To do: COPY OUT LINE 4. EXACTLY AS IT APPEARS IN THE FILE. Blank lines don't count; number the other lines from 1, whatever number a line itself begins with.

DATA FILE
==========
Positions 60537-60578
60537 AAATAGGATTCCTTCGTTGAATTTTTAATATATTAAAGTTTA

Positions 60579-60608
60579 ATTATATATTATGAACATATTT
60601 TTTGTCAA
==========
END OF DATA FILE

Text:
60579 ATTATATATTATGAACATATTT